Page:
International shippers from Bloom Energy, FedEx, and Gapjoined Oracle CEO Mark Hurd on stage at this week’s Oracle OpenWorld in San Francisco to share predictions on how “the Cloud” will reshape supply chains.
“Ten years from now we expect one hundred percent of application development to be conducted in the Cloud,” said Hurd.
Furthermore, he added, 80% of production apps will be in the cloud.
Supply chain managers were especially keen on learning how enterprise clouds will be made more secure for IT processing.
Hurd reinforced the success of Oracle’s cloud strategy to build the applications, platform and infrastructure that will enable customers to either move to the cloud or start in the cloud. He highlighted the significant expansion of Oracle Cloud, noting that in the last five years, Oracle released 3,500+ SaaS services and 125+ PaaS services making Oracle the most complete cloud in the industry.
“It’s important to have great apps, but great apps that work together, the most complete suite of PaaS services and the next generation of infrastructure as a service that all work together to complement each other,” said Hurd. “That’s what we’ve built out, and that’s what we now have.”
Chris Wood, Vice President, Business Services & Transformation, FedEx Services, said his company is trying to figure out ways to deliver more functionality.
“And to support what we need to do with the business and be more nimble, but at the same time, reduce our costs,” he added. “And Oracle Cloud is a big part of that.”
Paul Chapman, Gap CIO, said he had “I had never seen such a thought leadership, a collective wisdom, and the drive to accomplish what we have accomplished this year.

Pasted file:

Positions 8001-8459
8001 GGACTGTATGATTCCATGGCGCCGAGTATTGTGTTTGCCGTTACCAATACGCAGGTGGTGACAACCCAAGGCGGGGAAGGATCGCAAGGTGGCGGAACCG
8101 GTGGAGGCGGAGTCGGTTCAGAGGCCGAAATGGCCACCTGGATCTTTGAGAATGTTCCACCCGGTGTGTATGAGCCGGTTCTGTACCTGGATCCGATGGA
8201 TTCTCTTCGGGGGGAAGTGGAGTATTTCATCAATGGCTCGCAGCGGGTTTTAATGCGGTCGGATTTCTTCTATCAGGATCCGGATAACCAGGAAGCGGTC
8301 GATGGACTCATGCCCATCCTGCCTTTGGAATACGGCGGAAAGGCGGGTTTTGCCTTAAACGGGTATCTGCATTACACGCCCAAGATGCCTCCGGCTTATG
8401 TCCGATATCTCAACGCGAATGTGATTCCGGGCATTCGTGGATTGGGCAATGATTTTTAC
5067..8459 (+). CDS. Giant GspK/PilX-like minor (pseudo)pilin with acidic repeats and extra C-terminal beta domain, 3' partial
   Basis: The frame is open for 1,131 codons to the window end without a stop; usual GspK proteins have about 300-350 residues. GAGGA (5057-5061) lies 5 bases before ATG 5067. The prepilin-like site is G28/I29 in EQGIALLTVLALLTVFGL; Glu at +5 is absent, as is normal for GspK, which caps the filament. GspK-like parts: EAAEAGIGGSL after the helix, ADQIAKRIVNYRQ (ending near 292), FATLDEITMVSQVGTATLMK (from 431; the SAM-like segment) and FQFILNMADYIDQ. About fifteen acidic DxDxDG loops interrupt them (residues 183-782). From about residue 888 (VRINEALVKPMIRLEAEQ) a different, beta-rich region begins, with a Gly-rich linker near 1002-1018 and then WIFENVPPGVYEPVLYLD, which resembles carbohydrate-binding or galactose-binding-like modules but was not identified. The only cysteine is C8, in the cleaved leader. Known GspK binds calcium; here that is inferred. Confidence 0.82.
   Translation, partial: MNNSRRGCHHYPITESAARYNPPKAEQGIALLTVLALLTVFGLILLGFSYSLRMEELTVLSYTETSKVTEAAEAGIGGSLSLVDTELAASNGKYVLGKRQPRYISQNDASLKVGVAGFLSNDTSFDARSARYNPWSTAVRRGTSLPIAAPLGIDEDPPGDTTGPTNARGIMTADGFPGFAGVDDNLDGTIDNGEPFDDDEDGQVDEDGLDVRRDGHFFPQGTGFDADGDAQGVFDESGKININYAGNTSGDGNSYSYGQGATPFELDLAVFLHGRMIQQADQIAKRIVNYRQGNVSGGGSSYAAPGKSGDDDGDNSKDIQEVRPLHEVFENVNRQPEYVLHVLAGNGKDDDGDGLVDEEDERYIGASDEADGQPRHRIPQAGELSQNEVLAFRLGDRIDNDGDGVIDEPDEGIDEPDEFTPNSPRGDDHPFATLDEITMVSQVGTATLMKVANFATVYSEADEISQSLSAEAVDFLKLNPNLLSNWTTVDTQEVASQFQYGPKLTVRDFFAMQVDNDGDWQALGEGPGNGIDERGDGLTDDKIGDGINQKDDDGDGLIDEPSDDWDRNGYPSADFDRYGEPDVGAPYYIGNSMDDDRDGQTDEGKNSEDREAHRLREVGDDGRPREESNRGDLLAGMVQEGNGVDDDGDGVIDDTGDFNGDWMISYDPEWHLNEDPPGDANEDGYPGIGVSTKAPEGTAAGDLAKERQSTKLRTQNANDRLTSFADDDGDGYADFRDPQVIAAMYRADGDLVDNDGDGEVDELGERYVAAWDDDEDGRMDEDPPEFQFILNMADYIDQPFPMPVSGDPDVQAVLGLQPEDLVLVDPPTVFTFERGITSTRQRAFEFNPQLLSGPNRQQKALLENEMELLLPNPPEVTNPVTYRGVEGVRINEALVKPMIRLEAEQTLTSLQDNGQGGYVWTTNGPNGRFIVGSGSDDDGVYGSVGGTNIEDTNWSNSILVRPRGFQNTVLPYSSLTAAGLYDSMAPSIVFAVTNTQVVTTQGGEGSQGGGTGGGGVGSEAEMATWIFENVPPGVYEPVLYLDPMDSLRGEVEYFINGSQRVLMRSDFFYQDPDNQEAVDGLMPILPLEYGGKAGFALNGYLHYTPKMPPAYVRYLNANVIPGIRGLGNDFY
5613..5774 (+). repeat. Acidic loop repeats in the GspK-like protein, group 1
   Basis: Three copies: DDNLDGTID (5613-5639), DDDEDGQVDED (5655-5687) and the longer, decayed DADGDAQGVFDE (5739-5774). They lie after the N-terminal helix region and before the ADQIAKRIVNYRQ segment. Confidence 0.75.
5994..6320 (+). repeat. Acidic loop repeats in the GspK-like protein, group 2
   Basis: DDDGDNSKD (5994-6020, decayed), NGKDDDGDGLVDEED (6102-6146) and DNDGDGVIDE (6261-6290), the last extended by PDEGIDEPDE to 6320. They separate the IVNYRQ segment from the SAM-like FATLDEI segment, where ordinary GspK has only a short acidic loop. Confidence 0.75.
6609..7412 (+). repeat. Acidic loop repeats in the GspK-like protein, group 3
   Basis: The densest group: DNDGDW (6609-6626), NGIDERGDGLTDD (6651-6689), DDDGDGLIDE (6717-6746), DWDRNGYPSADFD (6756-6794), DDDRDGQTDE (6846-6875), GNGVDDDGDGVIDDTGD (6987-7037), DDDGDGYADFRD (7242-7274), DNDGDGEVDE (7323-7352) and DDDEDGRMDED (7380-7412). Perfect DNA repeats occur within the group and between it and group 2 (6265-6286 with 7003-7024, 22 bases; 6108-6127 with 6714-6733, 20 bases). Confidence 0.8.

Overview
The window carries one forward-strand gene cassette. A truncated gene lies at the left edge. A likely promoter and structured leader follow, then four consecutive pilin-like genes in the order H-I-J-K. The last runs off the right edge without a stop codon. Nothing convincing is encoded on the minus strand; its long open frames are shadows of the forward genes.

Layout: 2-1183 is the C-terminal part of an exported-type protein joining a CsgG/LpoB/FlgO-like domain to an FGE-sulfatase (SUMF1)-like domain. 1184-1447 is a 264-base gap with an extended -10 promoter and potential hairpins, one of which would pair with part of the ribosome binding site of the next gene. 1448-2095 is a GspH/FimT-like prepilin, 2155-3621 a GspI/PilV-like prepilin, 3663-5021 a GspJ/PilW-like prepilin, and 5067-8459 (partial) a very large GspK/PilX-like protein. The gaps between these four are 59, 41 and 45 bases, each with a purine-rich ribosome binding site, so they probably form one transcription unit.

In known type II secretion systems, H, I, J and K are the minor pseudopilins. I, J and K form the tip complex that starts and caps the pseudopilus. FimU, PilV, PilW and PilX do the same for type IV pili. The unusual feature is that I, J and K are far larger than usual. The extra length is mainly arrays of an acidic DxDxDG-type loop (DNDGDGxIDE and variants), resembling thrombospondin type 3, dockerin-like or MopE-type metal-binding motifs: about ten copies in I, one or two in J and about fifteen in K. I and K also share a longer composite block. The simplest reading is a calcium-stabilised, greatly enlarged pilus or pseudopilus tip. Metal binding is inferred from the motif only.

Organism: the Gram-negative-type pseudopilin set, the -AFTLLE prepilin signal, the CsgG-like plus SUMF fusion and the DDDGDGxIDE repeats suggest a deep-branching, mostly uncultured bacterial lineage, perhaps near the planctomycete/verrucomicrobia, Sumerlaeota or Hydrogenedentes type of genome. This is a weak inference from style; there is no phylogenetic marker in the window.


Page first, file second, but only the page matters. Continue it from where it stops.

“And that is the delivery of Oracle Retail to the Cloud,” he said.
“With Bloom, we help customers pay as they grow,” said Randy Furr, Bloom Energy CFO. “And this is very much akin to the Oracle Cloud. Now Bloom, from the early days, we’re the largest fuel cell provider out there. We’ve kind of had to create an industry. And we’ve been fortunate in that we picked early the Oracle ERP, EPM, and Supply Chain, and it’s helped us grow and scale our business.”
Hurd then highlighted third-party research that didn’t come from “the Mark Hurd research team” that appeared to validate his previous predictions, like one in which he said that 80% of corporate data centers will be gone by 2025.
About the Author
Patrick Burnson, Executive Editor
Patrick Burnson is executive editor for Logistics Management and Supply Chain Management Review magazines and web sites. Patrick is a widely-published writer and editor who has spent most of his career covering international trade, global logistics, and supply chain management. He lives and works in San Francisco, providing readers with a Pacific Rim perspective on industry trends and forecasts. You can reach him directly at [email protected]
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